Clarence Wheeler

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Clarence Wheeler
Born (1885-09-27)September 27, 1885
Died December 28, 1966(1966-12-28) (aged 81)
Other names Hoju

Clarence E. Wheeler (September 27, 1885 – December 28, 1966) was an American musician and composer. He created the music for many of Woody Woodpecker series cartoons under Walter Lantz Productions along with films in the 1950s.

Wheeler was born in Walnut, Kansas.[1] He formed an orchestra which appeared on the radio in Chicago in the 1930s, playing on The Terminix All-Star Program in May 1933 on WBBM.[2] He was music director of the station from 1935 to 1938 and was replaced by Caesar Petrillo,[3] brother of future American Federation of Musicians boss James Petrillo. He arrived in Hollywood that year and began writing music published by Alberto Colombo. Among his compositions were Cinemaland Parade, Silhouette in Rhythm, Sing For Our Fallen Brave.,[4] There Must Be a Way, Hey There, Mr. Labor, That Night in Donegal, Tiny Little Big Shot, Hello Broadway, London Calling, the last four with James J. May.[5]

He soon went into scoring short films. His first credit was in the 1941 Columbia Pictures release Broken Treaties, directed by former Warner Bros. animator Paul Fennell, where radio commentator Raymond Gram Swing reviewed the history of the invasion of Poland.[6] He was hired in 1944 by George Pal to provide the scores for his Puppetoons[7] and live-action shorts such as This is Oil (1949),[8] released by Paramount Pictures. Wheeler also worked on features, providing orchestrations for the all-star extravaganza Tales of Manhattan (1942)[9] and a number of the Blondie movies[10] released by Columbia in the 1940s.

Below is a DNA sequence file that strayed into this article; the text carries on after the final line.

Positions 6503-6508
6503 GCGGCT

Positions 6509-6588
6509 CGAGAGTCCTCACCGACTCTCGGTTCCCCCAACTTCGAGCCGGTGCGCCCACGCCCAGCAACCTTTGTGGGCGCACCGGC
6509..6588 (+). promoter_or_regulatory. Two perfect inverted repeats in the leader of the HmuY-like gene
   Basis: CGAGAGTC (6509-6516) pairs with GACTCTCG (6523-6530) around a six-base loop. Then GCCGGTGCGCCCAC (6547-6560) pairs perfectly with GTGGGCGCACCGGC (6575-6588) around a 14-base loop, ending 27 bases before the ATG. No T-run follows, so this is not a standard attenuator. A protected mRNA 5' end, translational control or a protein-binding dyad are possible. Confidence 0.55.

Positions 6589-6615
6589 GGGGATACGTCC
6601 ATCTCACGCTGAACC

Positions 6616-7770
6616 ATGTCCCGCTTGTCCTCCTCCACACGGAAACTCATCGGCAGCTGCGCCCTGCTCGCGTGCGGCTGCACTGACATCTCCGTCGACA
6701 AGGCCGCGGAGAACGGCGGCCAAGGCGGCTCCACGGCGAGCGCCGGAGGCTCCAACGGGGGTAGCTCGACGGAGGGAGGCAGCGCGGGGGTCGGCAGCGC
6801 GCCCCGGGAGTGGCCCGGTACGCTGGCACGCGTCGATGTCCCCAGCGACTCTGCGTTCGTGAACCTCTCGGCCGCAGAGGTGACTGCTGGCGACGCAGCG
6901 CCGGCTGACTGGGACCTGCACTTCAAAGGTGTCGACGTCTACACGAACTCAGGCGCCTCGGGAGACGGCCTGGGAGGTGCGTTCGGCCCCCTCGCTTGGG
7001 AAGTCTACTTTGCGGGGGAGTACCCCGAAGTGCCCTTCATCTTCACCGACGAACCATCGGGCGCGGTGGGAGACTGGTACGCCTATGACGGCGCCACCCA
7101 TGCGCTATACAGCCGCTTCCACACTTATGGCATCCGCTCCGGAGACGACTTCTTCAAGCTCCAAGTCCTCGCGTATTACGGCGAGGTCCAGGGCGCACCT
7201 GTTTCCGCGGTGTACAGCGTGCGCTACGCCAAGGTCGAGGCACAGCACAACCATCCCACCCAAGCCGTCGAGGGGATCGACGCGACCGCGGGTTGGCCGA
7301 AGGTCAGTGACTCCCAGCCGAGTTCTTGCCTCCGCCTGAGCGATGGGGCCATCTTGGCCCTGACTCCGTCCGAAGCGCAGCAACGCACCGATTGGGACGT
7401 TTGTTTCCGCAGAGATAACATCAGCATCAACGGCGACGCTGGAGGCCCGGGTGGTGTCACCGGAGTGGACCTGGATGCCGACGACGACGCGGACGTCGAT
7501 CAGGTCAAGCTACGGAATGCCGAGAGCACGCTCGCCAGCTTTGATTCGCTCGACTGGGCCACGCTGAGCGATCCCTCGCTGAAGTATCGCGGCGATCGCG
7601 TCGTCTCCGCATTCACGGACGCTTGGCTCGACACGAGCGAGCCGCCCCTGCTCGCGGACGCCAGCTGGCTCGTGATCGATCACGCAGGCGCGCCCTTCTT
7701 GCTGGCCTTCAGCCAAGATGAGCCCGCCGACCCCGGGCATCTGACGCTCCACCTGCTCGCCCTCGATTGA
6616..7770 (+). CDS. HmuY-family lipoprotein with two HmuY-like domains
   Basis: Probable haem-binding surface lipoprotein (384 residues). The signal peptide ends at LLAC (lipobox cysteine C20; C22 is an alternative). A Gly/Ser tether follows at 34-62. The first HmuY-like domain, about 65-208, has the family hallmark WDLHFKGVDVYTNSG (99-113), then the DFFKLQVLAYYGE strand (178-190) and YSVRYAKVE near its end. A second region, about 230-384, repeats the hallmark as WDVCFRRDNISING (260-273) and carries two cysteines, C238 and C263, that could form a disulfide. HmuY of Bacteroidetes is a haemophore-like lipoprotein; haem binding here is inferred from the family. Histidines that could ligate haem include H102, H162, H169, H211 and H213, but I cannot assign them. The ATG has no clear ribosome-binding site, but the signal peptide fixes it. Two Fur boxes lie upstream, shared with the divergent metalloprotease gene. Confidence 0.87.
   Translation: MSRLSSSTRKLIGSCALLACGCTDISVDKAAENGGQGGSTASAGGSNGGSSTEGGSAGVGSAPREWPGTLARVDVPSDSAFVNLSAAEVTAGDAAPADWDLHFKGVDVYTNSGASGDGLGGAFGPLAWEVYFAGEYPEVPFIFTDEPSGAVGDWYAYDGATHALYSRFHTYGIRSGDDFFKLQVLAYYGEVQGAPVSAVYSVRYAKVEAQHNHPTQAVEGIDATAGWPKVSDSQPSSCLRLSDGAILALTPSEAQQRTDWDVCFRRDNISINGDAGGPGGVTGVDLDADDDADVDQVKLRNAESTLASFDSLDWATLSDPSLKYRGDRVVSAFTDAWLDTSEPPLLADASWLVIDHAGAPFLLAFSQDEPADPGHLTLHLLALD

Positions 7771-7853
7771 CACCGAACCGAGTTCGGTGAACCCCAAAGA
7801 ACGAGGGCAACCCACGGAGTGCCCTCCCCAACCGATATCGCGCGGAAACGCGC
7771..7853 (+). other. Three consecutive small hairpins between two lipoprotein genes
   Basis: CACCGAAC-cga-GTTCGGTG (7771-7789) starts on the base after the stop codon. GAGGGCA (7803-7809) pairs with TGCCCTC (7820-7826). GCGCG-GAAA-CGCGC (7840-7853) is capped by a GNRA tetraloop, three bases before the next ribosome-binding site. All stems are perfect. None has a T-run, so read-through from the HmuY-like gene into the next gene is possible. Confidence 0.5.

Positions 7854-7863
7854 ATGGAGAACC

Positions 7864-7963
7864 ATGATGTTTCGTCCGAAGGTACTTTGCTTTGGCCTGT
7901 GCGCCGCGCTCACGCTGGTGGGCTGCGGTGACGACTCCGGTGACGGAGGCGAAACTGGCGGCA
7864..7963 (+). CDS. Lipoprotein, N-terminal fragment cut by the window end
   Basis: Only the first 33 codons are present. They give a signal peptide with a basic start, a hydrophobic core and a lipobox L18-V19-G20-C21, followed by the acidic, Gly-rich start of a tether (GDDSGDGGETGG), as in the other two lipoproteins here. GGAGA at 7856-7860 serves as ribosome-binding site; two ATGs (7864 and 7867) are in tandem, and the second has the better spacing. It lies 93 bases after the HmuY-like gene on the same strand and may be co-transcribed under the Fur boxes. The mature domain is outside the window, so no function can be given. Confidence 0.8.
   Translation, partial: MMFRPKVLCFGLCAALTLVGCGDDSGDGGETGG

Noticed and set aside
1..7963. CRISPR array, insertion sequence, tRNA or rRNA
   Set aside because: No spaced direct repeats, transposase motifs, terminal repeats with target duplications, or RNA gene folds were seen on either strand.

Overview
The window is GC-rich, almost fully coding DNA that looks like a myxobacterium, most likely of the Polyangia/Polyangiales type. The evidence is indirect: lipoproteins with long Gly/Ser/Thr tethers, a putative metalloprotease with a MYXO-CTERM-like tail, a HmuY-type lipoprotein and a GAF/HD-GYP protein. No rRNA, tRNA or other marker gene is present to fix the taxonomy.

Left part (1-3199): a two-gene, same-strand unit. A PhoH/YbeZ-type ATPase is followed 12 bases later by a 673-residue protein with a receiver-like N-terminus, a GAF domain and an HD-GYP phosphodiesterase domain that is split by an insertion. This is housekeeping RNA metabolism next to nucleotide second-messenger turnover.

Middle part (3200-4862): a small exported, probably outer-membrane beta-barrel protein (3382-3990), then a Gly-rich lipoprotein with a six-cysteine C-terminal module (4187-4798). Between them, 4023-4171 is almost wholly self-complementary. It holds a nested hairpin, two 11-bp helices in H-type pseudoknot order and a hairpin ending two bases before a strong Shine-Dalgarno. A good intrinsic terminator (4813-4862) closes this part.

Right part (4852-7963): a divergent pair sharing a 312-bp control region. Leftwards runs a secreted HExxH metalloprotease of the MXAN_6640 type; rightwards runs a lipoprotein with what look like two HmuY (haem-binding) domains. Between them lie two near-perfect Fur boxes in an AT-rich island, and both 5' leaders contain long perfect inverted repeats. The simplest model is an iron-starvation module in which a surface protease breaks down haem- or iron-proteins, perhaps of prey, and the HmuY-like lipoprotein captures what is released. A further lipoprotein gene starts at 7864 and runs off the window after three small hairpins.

Wheeler also scored for early television programs, being hired by Jerry Fairbanks to write music for the series Public Prosecutor in 1948.[11] That same year Wheeler also created the original opening and closing theme for the animated series Crusader Rabbit, adapting and arranging the folk melodies The Trail to Mexico (known on cue sheets as "Rabbit Fanfare") and Ten Little Indians (known as "Main Title Rabbit").[12]

Some of Wheeler's film music was recompiled as stock music and leased to television producers, for airing on programs such as Topper, The Untouchables, Wyatt Earp and Gumby.

His first animated cartoon score was The 3 Minnies: Sota, Tonka and Ha-Ha! (1949),[13] distributed by Republic Pictures. When Walter Lantz re-opened his studio in 1950 he hired Wheeler to score all his cartoons, almost 140 in total, beginning with Puny Express through The Nautical Nut, which was released in 1967 after Wheeler's death.


  1. ^ The Heritage Encyclopedia of Band Music: Composers and Their Music, Volume 2 By William H. Rehrig, Paul E. Bierley
  2. ^ Exterminators log, Volumes 1-2 By National Pest Control Association
  3. ^ That Toddlin' Town: Chicago's White Dance Bands and Orchestras, 1900-1950, Charles A. Sengstock
  4. ^ Catalog of Copyright Entries, Part 3, Library of Congress (1938)
  5. ^ Catalog of Copyright Entries, Part 3, Library of Congress (1941)
  6. ^ Boxoffice magazine, Feb. 21, 1942, pg. 98
  7. ^ Boxoffice magazine, June 3, 1944, pg. 66
  8. ^ Film Superlist: Motion Pictures in the U.S. Public Domain, 1940-1949, Walter E. Hurst, D. Richard Baer
  9. ^ Boxoffice magazine, Feb. 27, 1943, pg. 31
  10. ^ ASCAP composers database,[permanent dead link]
  11. ^ Billboard, April 17, 1948, pg. 34
  12. ^,
  13. ^